Poverty rates in Canada have improved significantly over the last few years. Nevertheless, they stand little improved from 20 years ago. Internationally, when it comes to dealing with poverty, Nordic countries, such as Sweden, Norway and Finland, as well as several European countries, including the Netherlands, France and Germany, best Canada. According to the United Nations’ Human Poverty Index,1 Canada ranked 12th among 17 rich countries in 2004 in dealing with poverty issues.
There are many good reasons for developing effective policies to address problems related to poverty and social exclusion. The issue goes to the heart of the kind of society we want and the levels of inequality we are willing to tolerate. More than this, and perhaps less obviously, it is also about generating economic wealth for all Canadians.
Shaping this debate are new conceptual bases for how we think about poverty. No longer is the idea of poverty confined to a narrow conceptualization related to point-in-time income. Instead, a more comprehensive definition focuses on the intersection of low income and other dimensions of social exclusion, including access to essential goods and services, adequate and affordable housing, good health and well-being, and participation in social networks. Broader interpretations of poverty incorporate notions of dignity and capabilities to achieve one’s potential. Still, others speak in terms of citizen rights to social and economic participation.
Enhancing the position of the least advantaged in society also makes good economic sense. Given that Canadians with low skill levels are most likely to find themselves in situations of poverty, equipping these individuals with the skills that would allow fuller participation could reap great benefits not just for them, but also for society as a whole. For example, recent evidence demonstrates that differences in average skill levels among OECD countries explain significant differences in economic growth.2 In particular, increasing literacy rates, especially among adults with the lowest skill levels, has a significant impact on the labour productivity and economic performance of countries. So, the way we deal with poverty and exclusion becomes not only a question of the values reflected in our laws, public policies, and programs, but also how we can increase economic growth and the overall well-being of our citizenry.
We know more today about the economic and social realities associated with poverty. Results from longitudinal surveys provide new insights into the dynamics of poverty, its depth, and its consequences. There is a great deal of heterogeneity, for example, in the life courses of individuals. And although poverty is often a transient state, certain population groups seem to have a persistently high incidence of low income.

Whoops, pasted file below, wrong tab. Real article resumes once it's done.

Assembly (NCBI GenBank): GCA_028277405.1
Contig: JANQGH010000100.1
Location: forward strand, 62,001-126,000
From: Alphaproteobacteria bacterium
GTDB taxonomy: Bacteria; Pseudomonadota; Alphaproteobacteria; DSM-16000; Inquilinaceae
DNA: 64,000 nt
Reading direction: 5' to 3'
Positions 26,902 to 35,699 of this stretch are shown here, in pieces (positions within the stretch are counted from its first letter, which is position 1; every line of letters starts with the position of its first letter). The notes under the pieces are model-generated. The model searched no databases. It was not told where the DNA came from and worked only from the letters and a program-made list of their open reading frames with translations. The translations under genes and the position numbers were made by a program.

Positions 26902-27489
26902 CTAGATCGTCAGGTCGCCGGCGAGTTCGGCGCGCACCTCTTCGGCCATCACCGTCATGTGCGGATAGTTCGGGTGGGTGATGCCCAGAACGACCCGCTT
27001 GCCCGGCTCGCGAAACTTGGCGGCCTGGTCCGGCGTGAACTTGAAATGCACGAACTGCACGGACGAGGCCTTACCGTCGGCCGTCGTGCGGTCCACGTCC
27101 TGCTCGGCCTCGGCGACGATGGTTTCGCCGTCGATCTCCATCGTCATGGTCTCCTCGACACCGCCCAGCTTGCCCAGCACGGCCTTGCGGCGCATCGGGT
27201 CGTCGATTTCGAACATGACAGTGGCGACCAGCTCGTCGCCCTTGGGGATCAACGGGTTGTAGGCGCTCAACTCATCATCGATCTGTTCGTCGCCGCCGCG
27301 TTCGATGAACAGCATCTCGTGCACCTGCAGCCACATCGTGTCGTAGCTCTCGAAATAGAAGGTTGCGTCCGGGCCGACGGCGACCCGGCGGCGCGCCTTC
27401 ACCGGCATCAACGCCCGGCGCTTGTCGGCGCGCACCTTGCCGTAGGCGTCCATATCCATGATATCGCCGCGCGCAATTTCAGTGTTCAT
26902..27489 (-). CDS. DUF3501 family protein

How should social and economic policies adapt to these new perspectives and realities? What emerging approaches show the most promise and warrant the careful attention of policy makers? Answers to these questions will require effective collaboration among federal departments, other orders of government, and key stakeholders. For more than a year now, the PRI has been conducting an interdepartmental project, New Approaches for Addressing Poverty and Exclusion. The goal is to assess the potential role of new policy approaches to address poverty emerging worldwide, with an emphasis on possible mediumterm implications for Canadian federal policies.
This issue of Horizons features several contributions from our departmental partners and from PRI policy research staff involved in this project. The articles range from descriptions of how poverty has evolved and the groups affected to literature reviews and analytical pieces touching on tools and policies.
Responsibility for reducing poverty and exclusion does not rest solely with governments. The non-profit sector plays a significant role as well and, therefore, the issue also includes pieces from academics and non-governmental organizations that share our interest in finding solutions to problems of economic and social exclusion.
The release of this issue coincides with the PRI conference, Exploring New Approaches to Social Policy, to be held in Ottawa on December 13-15. We hope this publication will serve as a useful complement to the presentations and deliberations featured at the conference, and that, together with outputs from the conference, it will contribute to the identification of more effective approaches and policies for addressing issues of poverty and exclusion.
United Nations’ Human Development Reports. <http://hdr.undp.org/reports/global/2002/en>.
Coulombe, S., J.F. Tremblay, and S. Marchand. 2004. Literacy Scores, Human Capital and Growth Across Fourteen OECD Countries. Statistics Canada, catalogue no. 89-552-XPE, no.11. See also, “Counting Heads: A Breakthrough in Measuring the Knowledge Economy”. The Economist. August 28, 2004, Vol. 372, Issue 8390: 70.